Yes, Findlay Market’s rents increased, drastically. But after fifteen years of rent increases [amounting to 2000%], my thoughts were more of what I could have done with that money to build my business, improve my products, and further heal my land.
Those of us who began growing to sell in the early 90’s were definitely swimming against the current. Owing largely to our own efforts, that is no longer so. Along with nationwide awareness of the value of local food and increasingly (gratifyingly!) knowledgeable customers, came a proliferation of community Farmers Markets. We felt besieged by the many different Markets bidding for us to come there and sell.
This paralleled rent increases at Findlay. Farmers with diverse, quality products began choosing markets with lower rents. These markets, swimming with the current, defined their vendor mix, with an emphasis on food. With higher rents, CFFM had to accept rent from any vendor who wished to set up. We heard, “Where’s the food? All I see is plants!” Those of us who (by breaking our necks all Winter) managed to have vegetables in early Spring, supplemented with our surplus plants, lost trade, as not only farmers but customers found other options.
Without criticism of any individual, only of the policy itself, a single concrete example. Three years ago, a space in the Farm Shed was assigned to a vendor of houseplants. Farmer??? By a loose definition, but nothing to do with “fresh local food.”
When the economy declined, sales of non-food plants, predictably, did too. That vendor, with limited garden space, diversified with herb plants. 3 or 4 of us had carried (and built a market for) herb plants for ten years or more. But now we were settling for a smaller share of the same, or dwindling demand.
Amid multiple other examples, Findlay’s management consistently refused to consider adopting a vendor mix. Why not? To meet their high administrative costs, they can’t afford to turn away a vendor. Any vendor.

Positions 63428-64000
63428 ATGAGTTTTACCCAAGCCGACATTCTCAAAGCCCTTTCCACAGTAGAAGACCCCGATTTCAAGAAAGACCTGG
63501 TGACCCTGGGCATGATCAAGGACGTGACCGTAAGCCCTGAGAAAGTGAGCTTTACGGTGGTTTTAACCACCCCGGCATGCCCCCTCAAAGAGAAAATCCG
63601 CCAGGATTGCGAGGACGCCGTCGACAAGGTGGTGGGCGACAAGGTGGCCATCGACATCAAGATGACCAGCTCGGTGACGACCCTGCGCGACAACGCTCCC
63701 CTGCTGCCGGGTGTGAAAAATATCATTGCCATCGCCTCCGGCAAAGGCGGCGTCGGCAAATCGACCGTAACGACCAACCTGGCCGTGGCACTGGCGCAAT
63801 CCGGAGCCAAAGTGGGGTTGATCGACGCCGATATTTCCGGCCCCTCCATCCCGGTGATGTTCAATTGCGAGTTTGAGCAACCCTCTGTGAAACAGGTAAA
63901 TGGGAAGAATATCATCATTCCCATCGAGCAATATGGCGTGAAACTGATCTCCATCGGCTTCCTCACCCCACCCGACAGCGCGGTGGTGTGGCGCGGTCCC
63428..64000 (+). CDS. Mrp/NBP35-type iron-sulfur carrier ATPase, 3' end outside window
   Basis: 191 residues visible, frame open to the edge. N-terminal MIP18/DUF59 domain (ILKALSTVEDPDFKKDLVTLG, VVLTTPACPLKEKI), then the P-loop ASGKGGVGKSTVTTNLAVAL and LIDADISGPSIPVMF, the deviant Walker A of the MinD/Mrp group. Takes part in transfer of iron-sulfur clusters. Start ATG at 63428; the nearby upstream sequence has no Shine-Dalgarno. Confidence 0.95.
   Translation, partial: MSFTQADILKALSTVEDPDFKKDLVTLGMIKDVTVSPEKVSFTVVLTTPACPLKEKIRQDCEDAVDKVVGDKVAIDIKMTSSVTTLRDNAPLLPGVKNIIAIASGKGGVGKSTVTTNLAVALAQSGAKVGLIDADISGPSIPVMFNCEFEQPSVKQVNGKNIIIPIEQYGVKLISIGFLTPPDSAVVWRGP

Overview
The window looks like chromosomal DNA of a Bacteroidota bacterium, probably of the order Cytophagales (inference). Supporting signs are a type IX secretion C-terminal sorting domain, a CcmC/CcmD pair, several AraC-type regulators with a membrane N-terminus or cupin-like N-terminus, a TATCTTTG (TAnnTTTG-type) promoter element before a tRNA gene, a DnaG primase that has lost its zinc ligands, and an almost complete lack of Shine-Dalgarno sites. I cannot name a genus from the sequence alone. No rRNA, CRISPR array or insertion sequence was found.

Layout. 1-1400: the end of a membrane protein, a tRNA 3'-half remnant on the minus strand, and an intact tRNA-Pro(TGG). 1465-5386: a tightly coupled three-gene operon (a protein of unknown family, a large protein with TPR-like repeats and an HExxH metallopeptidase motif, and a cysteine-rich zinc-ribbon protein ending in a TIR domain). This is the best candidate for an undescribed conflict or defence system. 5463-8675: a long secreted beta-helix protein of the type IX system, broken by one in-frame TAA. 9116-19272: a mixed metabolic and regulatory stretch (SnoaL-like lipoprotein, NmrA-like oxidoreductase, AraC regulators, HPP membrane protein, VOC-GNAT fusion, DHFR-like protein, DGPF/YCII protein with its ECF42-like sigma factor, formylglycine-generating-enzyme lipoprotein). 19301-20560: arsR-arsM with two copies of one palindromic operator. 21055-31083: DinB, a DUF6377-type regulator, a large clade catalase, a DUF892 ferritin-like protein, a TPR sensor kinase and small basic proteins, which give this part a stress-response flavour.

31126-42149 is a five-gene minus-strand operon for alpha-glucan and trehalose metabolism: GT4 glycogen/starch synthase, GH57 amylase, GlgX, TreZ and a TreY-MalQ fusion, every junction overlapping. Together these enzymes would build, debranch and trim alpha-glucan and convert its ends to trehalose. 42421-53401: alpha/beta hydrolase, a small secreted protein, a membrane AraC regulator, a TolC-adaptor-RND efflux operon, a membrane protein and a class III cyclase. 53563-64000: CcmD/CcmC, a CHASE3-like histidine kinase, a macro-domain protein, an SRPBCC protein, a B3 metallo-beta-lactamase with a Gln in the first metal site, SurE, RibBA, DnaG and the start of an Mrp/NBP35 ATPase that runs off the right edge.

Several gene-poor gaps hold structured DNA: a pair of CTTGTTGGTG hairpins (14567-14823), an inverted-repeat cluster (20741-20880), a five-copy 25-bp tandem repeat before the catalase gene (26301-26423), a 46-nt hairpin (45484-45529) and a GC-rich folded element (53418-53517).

We, the farmers, on our own initiative, built Spring, Fall and Winter markets. We sowed kale in August, radishes in November, set parsnips in September, garlic in October, heated high tunnels, covered bok choy, lettuce and spinach thru December and January and broke ground in February, to extend our seasons and our offerings.
As our reward, rent for those months increased! In 2007, when we faced the first threefold hike in rent, “peak season” was June, July, August. Over the ensuing years, even when rent did not officially increase, “peak season” (the highest monthly rent) was extended to include September, then May, then April, then October. With this year’s rent increase came the news that November and December too are “peak season.”
Early Spring crops take up space and weigh light. (A recycled grape box, packed full, holds 3 lb of lettuce – maybe $18 in sales.) We scramble to fill a truck in April. Fall crops are risky and nowhere near as lucrative as those of High Summer. Out here in the dirt, the notion of a 9-month “peak season” is ludicrous.
But Findlay’s management defines “peak” by when they can sell the most space. So, as a direct result of our commitment to a full season, we’ve been penalized not only with higher rent, but with increased competition. Growers whose Markets do not open until Summer are willing to pay Findlay’s rents until they do, and when they have peak produce, depart for cheaper rents elsewhere, then return to Findlay when those close, to profit from custom that they did not stay around to build.
How not to build a Market: force established, committed sellers to perpetually diversify, take risks, seek new products, work harder, in full expectation that the only payoff will be others jumping on our bandwagon.